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The Complete Guide to Caring for Stainless Steel Cookware

Heat tint, water spots, burnt food—we've got every question you've had about caring and cleaning for your Stainless Clad in one place.

By Rachel Baron
Nov 8, 2023
A stack of stainless steel frying pans with metal handles.
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Stainless steel pans are widely considered some of the best pieces of cookware you can buy, both by professional chefs and home cooks. Lightweight, sturdy, and incredibly durable, they tackle everything from steaks to stir-fries with ease. This is because they’re made from stainless steel (obviously), a strong, virtually rust-proof metal, as well as highly conductive metals like aluminum and aluminum alloy.

Thankfully, they’re not especially high-maintenance—though they do benefit from proper care. Here’s our complete guide to cleaning, storing, and cooking with your stainless steel pan.

Understanding Stainless Steel Pans

Stainless steel cookware is typically made with several layers, or “ply,” of metals like aluminum and aluminum alloy, finished with a layer of stainless steel that serves as the cooking surface. This construction makes for a pan with excellent heat conductivity and circulation, as well as stellar durability and resistance to scratches and warping.

Why Is Proper Care Essential?

While stainless steel pans—especially 5-ply stainless clad pans like ours—are virtually indestructible, they’ll cook better and last even longer if you know how to care for them.

Here are some of the most common mistakes you can make with your stainless steel cookware—and how you can easily avoid them.

  • Running your stainless steel pan through the dishwasher can damage the finish and warp your pan. Even if your pan is labeled “dishwasher-safe,” handwashing is the best way to keep it safe from damage.
  • Not giving your pan time to cool down before running it under cold water can cause it to warp due to thermal shock. For this same reason, you should allow your food to come to room temperature before adding it to your (preheated) pan.
  • Salting water before it has come to a boil, or adding salt to a cold pan before heating it can lead to pitting, which—while it won’t affect your pan’s performance—is unsightly and permanent.
  • Cleaning your pan with abrasive products like bleach. Because bleach is corrosive, it can damage the protective layer of chromium oxide on stainless steel cookware. You should avoid steel wool or similar harsh scrubbers for this reason.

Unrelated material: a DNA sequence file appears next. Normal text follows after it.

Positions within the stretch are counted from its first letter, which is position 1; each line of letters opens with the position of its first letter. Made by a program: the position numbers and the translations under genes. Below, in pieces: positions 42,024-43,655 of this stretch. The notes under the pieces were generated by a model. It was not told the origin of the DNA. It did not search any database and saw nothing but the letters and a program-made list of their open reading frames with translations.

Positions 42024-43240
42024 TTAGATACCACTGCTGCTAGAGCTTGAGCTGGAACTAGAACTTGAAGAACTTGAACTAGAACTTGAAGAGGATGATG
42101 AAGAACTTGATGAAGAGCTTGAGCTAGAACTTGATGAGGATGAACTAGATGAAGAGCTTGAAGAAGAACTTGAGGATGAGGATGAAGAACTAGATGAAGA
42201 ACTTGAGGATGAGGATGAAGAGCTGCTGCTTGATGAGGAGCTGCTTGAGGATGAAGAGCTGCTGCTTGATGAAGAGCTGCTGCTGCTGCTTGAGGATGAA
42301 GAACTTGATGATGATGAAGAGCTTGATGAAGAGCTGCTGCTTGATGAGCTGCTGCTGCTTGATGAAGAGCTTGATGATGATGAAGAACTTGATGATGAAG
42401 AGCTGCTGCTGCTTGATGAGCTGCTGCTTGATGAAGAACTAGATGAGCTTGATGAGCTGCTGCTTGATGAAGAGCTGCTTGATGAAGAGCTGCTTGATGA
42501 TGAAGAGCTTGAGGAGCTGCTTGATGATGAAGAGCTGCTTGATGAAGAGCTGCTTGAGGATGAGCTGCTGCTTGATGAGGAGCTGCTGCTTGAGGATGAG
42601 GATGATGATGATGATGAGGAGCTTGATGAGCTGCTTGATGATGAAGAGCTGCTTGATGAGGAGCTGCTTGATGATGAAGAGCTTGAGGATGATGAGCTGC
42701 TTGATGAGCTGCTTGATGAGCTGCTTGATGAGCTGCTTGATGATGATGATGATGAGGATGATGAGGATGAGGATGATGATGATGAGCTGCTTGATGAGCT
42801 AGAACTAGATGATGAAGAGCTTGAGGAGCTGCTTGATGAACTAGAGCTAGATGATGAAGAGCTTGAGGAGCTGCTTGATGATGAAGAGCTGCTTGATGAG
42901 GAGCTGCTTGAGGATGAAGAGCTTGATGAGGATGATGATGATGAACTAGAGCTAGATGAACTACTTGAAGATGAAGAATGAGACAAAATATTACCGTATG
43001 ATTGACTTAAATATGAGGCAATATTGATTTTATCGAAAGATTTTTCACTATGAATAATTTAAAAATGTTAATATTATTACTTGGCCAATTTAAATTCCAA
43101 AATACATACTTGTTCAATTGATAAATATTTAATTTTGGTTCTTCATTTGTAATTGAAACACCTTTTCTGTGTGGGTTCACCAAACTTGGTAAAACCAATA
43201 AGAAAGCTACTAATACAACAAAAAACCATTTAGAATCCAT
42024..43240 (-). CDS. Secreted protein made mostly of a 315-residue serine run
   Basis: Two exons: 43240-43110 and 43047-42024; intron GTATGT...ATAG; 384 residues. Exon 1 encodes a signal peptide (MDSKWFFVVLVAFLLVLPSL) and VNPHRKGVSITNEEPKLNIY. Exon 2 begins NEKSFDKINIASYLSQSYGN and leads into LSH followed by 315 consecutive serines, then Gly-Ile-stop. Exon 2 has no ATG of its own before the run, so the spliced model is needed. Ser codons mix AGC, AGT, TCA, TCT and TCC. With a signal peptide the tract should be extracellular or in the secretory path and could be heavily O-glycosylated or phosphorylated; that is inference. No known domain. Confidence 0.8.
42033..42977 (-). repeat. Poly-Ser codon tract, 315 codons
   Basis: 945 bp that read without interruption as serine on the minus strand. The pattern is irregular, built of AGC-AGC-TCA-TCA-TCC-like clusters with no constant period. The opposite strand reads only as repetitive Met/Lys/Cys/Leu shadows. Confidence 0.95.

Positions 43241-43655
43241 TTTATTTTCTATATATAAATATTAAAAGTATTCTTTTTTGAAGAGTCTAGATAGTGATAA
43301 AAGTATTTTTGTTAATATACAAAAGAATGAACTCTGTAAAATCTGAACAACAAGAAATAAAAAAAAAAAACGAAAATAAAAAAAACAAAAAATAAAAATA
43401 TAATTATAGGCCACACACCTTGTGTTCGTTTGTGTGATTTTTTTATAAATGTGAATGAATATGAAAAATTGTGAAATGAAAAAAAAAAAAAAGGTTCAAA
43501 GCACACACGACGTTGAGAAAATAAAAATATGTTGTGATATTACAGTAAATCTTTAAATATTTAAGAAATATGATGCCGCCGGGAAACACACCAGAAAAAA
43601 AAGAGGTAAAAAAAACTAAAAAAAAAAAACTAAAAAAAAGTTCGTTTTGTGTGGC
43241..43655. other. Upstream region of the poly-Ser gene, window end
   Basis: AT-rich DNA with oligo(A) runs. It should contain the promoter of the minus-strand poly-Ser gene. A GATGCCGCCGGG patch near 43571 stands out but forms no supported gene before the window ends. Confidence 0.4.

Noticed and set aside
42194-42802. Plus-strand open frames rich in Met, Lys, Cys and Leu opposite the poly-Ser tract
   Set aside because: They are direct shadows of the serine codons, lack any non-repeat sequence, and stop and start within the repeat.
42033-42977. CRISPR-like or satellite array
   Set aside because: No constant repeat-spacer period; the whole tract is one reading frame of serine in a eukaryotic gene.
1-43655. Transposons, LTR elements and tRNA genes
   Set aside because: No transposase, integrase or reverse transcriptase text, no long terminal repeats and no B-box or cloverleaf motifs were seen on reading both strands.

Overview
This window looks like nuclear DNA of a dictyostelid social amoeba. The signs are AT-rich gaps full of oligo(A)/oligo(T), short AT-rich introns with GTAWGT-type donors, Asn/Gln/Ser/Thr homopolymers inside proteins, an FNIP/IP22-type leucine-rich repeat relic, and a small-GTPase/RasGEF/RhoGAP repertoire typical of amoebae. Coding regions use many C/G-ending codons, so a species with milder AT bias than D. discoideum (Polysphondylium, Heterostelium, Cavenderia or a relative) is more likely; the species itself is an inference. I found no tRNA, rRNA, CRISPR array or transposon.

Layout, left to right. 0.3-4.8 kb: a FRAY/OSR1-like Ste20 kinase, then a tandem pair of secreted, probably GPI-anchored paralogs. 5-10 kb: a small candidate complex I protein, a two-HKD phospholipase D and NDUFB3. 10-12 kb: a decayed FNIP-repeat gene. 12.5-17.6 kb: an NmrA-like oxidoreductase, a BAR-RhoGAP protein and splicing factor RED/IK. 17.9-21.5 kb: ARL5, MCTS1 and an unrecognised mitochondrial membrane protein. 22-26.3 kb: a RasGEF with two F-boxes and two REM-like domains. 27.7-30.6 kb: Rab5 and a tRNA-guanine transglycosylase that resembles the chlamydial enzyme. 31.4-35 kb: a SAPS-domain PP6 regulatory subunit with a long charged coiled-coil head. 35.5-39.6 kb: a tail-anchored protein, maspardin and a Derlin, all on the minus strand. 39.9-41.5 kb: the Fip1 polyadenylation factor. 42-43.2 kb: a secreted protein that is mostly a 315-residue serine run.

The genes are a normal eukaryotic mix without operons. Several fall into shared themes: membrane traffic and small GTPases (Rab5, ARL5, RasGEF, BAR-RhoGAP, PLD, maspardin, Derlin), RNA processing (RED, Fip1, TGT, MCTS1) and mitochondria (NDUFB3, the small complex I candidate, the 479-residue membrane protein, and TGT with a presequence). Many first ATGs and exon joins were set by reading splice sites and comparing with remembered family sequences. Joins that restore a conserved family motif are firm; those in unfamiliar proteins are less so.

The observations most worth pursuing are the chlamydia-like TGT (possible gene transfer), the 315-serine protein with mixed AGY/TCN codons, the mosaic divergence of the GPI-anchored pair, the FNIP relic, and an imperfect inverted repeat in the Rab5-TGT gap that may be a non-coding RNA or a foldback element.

How to Clean Stainless Steel Pans

The easiest way to keep your pan in tip-top shape is by following a regular cleaning routine, making sure to tackle all messes and stains as soon as they happen.

Daily Cleaning Routine

Before you try any other cleaning methods, first wash your pan out with warm water, a few drops of gentle dish soap, and a soft sponge. This is typically all you’ll need to take care of everyday messes like food residue and leftover oil.

You can always add a little bit of elbow grease for more stubborn messes, such as burnt-on food or heavy stains and discoloration: see the below methods for how to tackle these. We also have an dedicated guide to cleaning dirty pans, broken down by the level of mess.

How to Remove Stubborn Residue

You have a few options when it comes to removing stubborn residue from the surface of your pans.

Stainless Steel Cleaner

  1. Pour a small amount of our Stainless Steel Cleaner into your dirty pan, then use a soft sponge or other non-abrasive tool to work the powder into the pan.
  2. Once you’ve loosened as much of the mess as you can, rinse thoroughly with warm water and dry thoroughly.

Baking Soda and Vinegar

This method is a solid substitute for Stainless Steel Cleaner if you don’t have any on hand.

  1. Sprinkle enough baking soda onto your pan to cover the affected areas, using a sponge to scrub the pan out as well as possible.
  2. Add distilled white vinegar to the layer of baking soda, and it should foam up—which will help loosen the stuck-on residue.
  3. Rinse and dry thoroughly.

Boiling Water and Vinegar

If you’ve already tried one of the above cleaning methods and your pan is still dirty, here’s another method to try.

  1. Add enough water to your pan to cover the bottom, let it come up to a boil.
  2. While boiling, use a wooden spoon or other non-abrasive tool to scrape the bottom of the pan, loosening as much of the burnt-on food as possible.
  3. If the mess is particularly stubborn, you can try starting over with a 1:1 mix of vinegar and water.